Gingrich’s Southern strategy off to a slow start
posted at 9:50 am on March 8, 2012 by Ed Morrissey
How can Newt Gingrich make up ground on Mitt Romney and Rick Santorum, both of whom have won more state contests in the race, and both of whom lead Gingrich in national polling? The Hill reports that Gingrich will focus on a “Southern strategy,” winning primaries and delegates in the southeast and hope to build enough regional strength to tilt the race (via Instapundit):
Republican insiders believe Newt Gingrich’s presidential campaign is on its last legs and say the former House Speaker could leave the race after Tuesday’s primaries in Alabama and Mississippi.
But they also said the famously unpredictable Gingrich could confound expectations and continue on, despite pleas from some conservatives to step aside and give Rick Santorum a head-to-head matchup with Mitt Romney.
A spokesman for Gingrich acknowledged Wednesday that the former Speaker needs to win both of Tuesday’s primaries in the South — considered Gingrich’s stronghold — to remain a credible candidate.
“Everything between Spartanburg [S.C.] all the way to Texas, those all need to go for Gingrich,” said spokesman J.C. Hammond, according to The Washington Post.
Gingrich won his home state of Georgia on Super Tuesday, the first primary victory for the former Speaker since January’s victory in South Carolina.
Can a Southern strategy exclude Tennessee? Gingrich came in third in the Volunteer State, a poorer showing than expected. Even his win in Georgia wasn’t all that impressive, as Eric Ostermeier shows in his analysis at Smart Politics. In the past 40 years, the only Republican presidential candidate to have done worse in a home-state primary was Pat Robertson in 1988:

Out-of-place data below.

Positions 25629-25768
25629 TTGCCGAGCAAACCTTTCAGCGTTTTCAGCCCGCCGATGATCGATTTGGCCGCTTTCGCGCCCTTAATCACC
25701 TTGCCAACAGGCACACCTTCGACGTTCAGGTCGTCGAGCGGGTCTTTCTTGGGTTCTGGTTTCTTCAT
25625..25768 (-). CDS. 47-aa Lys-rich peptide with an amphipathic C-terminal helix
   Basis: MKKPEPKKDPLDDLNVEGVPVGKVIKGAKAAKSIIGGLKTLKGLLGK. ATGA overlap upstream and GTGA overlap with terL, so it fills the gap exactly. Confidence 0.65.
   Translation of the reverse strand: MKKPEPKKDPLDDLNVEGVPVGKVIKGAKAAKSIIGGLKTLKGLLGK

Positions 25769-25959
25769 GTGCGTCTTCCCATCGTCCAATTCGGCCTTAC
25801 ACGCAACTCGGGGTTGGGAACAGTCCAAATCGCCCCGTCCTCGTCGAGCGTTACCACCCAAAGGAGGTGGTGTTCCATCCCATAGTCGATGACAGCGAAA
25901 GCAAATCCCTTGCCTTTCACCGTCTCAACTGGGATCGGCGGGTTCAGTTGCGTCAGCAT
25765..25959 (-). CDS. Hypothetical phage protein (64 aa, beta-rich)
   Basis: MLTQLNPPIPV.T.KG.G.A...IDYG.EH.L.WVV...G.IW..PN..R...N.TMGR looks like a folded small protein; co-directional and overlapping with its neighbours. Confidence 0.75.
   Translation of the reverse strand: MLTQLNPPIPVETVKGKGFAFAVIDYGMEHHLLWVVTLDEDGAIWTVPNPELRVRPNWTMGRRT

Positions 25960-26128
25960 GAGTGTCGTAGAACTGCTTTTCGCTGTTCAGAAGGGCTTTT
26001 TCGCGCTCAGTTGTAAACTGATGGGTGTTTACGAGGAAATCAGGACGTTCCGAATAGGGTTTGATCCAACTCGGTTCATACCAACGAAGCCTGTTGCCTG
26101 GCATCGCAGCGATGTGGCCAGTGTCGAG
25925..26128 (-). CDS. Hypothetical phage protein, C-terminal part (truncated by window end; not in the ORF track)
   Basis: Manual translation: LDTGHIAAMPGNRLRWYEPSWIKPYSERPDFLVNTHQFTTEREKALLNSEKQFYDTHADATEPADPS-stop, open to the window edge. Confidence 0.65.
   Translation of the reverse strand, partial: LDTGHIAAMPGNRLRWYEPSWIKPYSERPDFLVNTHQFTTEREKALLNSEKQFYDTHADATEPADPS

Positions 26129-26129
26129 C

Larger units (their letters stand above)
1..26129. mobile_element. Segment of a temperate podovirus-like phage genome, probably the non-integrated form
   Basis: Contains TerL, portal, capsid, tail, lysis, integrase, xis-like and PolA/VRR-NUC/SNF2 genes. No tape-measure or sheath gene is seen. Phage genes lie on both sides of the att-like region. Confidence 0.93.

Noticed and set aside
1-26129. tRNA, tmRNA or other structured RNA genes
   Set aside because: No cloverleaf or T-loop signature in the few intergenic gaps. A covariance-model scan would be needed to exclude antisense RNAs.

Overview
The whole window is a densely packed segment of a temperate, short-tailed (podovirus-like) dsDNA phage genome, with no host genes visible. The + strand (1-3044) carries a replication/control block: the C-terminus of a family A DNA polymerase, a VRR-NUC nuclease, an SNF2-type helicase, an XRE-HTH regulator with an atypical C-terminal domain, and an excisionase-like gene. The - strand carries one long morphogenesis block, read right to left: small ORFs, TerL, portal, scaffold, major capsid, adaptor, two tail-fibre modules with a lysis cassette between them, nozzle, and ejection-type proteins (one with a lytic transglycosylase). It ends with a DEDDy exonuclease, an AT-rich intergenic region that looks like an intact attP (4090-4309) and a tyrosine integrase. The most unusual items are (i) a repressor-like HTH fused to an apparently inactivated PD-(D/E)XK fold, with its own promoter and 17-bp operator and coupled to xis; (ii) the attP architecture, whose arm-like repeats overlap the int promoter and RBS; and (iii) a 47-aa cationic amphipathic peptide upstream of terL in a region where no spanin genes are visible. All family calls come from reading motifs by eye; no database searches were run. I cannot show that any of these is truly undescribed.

During Newt Gingrich’s Tuesday night pep talk to his supporters, the former House Speaker bragged about his home state victory by explaining how the media called his win in Georgia as the first call of the evening, shortly after the polls closed.
However, in addition to the fact that only two other Super Tuesday states closed at the 7 pm EST hour, Gingrich’s victory – while a necessary condition to keep him in the race – was one of the least impressive home state presidential primary victories in modern political history.
A Smart Politics review of presidential primary contests finds that Newt Gingrich’s 47.2 percent performance in Georgia was tied for the second lowest support for a Republican presidential candidate in his home state since the 1972 cycle, and the lowest number for a winning candidate.
Aside from presidents running without opposition, there have been 16 GOP candidates over the last 40 years who have carried at least one state during the primary season – and still been active in the race when their home state primary or caucus came up on the calendar.